Through Erik Darling, Don recorded his first studio sessions with Lisa Kindred and was invited to join a group with Darling and the other members of the Rooftop Singers. However, even at that time, Don saw himself as a troubadour and turned down the offer.

While at Villanova University in 1963 (he stayed for just four months), Don met and became friends with Jim Croce and President Kennedy was assassinated.

After leaving Villanova, Don worked his 'apprenticeship' for “Harold Leventhal Management”. This started a six year period during which time Don performed at venues like the Bitter End and Gaslight Café in New York, the Newport Folk Festival, the Cellar Door in Washington, D.C., the Main Point in Philadelphia, the Troubadour and Ash Grove in Los Angeles and over forty colleges throughout New York and New England. He appeared alongside artists like Herbie Mann, Brownie McGee and Sonny Terry, Melanie, Steppenwolf, Arlo Guthrie, Pete Seeger, Janis Ian, Josh White, Ten Wheel Drive and others.

Don also found time to attend night school at Iona College and, in 1968, graduated with a Bachelors degree in Business Administration but turned down a prestigious scholarship to Columbia University Graduate School in favour of becoming resident singer at Caffe Lena in NY.

While resident at Caffe Lena, the New York State Council for the Arts invited Don to become their Hudson River Troubadour. He accepted and spent the summer travelling from town to town in the Hudson Valley, giving talks about the environment and singing songs for whoever would turn up to listen.

A year later, Don was a member of the first crew of the Sloop Clearwater. With Pete Seeger, they travelled the Atlantic seaboard giving concerts at each port and featuring in the news wherever they went.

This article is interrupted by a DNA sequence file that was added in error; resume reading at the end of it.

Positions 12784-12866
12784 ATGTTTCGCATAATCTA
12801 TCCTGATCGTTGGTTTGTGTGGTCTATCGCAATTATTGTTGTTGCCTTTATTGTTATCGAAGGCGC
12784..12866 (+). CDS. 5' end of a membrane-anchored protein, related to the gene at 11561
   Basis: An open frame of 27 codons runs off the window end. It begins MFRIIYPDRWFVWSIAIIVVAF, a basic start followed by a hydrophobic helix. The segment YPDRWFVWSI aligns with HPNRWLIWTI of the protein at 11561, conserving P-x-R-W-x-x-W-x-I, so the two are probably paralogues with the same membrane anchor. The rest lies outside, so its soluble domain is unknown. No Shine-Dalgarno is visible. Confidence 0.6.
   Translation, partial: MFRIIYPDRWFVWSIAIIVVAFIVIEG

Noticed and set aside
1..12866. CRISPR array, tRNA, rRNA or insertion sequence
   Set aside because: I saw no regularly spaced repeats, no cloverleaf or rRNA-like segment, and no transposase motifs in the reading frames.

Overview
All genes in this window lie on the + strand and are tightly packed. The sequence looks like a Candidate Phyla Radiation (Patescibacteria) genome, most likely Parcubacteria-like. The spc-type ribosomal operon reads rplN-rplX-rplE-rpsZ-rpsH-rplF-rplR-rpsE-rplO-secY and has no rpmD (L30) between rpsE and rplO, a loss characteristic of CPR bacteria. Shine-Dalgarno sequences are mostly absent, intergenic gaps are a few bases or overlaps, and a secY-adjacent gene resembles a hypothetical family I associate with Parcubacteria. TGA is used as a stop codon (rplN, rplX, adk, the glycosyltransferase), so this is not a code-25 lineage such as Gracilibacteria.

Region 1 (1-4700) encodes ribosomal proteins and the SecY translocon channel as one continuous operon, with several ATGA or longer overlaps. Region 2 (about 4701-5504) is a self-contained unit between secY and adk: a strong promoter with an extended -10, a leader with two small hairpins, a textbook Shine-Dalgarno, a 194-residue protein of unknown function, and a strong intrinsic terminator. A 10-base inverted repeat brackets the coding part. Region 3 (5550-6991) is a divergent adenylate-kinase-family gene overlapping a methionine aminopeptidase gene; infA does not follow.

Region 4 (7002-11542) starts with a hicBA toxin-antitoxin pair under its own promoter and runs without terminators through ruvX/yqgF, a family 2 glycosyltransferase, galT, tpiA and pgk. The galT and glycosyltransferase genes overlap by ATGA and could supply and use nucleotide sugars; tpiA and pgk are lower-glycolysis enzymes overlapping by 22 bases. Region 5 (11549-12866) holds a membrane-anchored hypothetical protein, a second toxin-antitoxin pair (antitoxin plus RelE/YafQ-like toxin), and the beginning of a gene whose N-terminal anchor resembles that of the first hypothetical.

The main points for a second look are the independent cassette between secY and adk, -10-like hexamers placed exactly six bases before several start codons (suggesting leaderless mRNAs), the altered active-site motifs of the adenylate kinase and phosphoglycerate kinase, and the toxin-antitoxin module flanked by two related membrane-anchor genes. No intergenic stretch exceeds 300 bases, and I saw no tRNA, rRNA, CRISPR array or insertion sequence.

In 1969, Don recorded his first album, “Tapestry”, in Berkeley, CA. The student riots were going on outside the studio door as Don was singing “And I Love You So” inside. The album was first released by Mediarts and attracted good reviews and achieved some commercial success.

The transition to international stardom began in 1971 with the release of "American Pie”. "American Pie” was recorded on 26th May 1971 and a month later received its first radio airplay on New York's WNEW-FM and WPLJ-FM to mark the closing of The Fillmore East, the famous New York concert hall.

Thirty years later, “American Pie” was voted number 5 in a poll of the 365 “Songs of the Century” compiled by the Recording Industry Association of America and the National Endowment for the Arts.

To NR Resident -

Thank you for that wonderful Don McLean link.

The Don McLean interview was quite lengthy, but well worth reading.

I got a lot of information from it, and a better understanding of Don McLean. He is amazingly modest and humble, considering his fame.

The interview makes it clear that Don McLean graduated Iona College in 1968, which is the college graduation year one would expect from someone his age. It also confirms my memory that Don McLean was attending Iona College during the same time period I was attending New Rochelle High. I had a friend, Gerry Kolpan, who was friendly with him at that time.

The interview doesn't at all refer to Iona Prep, although it strongly implies that he attended New Rochelle Public Schools. So my impression is that perhaps he did not attend Iona Prep, and that based on his living in Larchmont Woods, that possibly McLean attended Barnard Elementary and perhaps Albert Leonard JHS and New Rochelle HS.

It would be great if he performed in New Rochelle sometime in the future.

Unfortunately, the people who run New Rochelle, are fearful of such concerts. Really New Rochelle should have major concerts on a regular basis, but the government is so so constricted that it is hard for a band with more than three instruments to play here, except local bands, hgnerally jazz, at the Library Green or Hudson Park.

Personally, I think the Armory should be converted to a concert hall. I think Davids Island should become a park that during the summer has daily, weekly or monthly concerts or music festivals, like Jones Beach or Croton Point. New Rochelle is a city with a highly cultured population, but its government tends to be neanderthal in its appreciation of good music, other than the jazz it permits during the summer.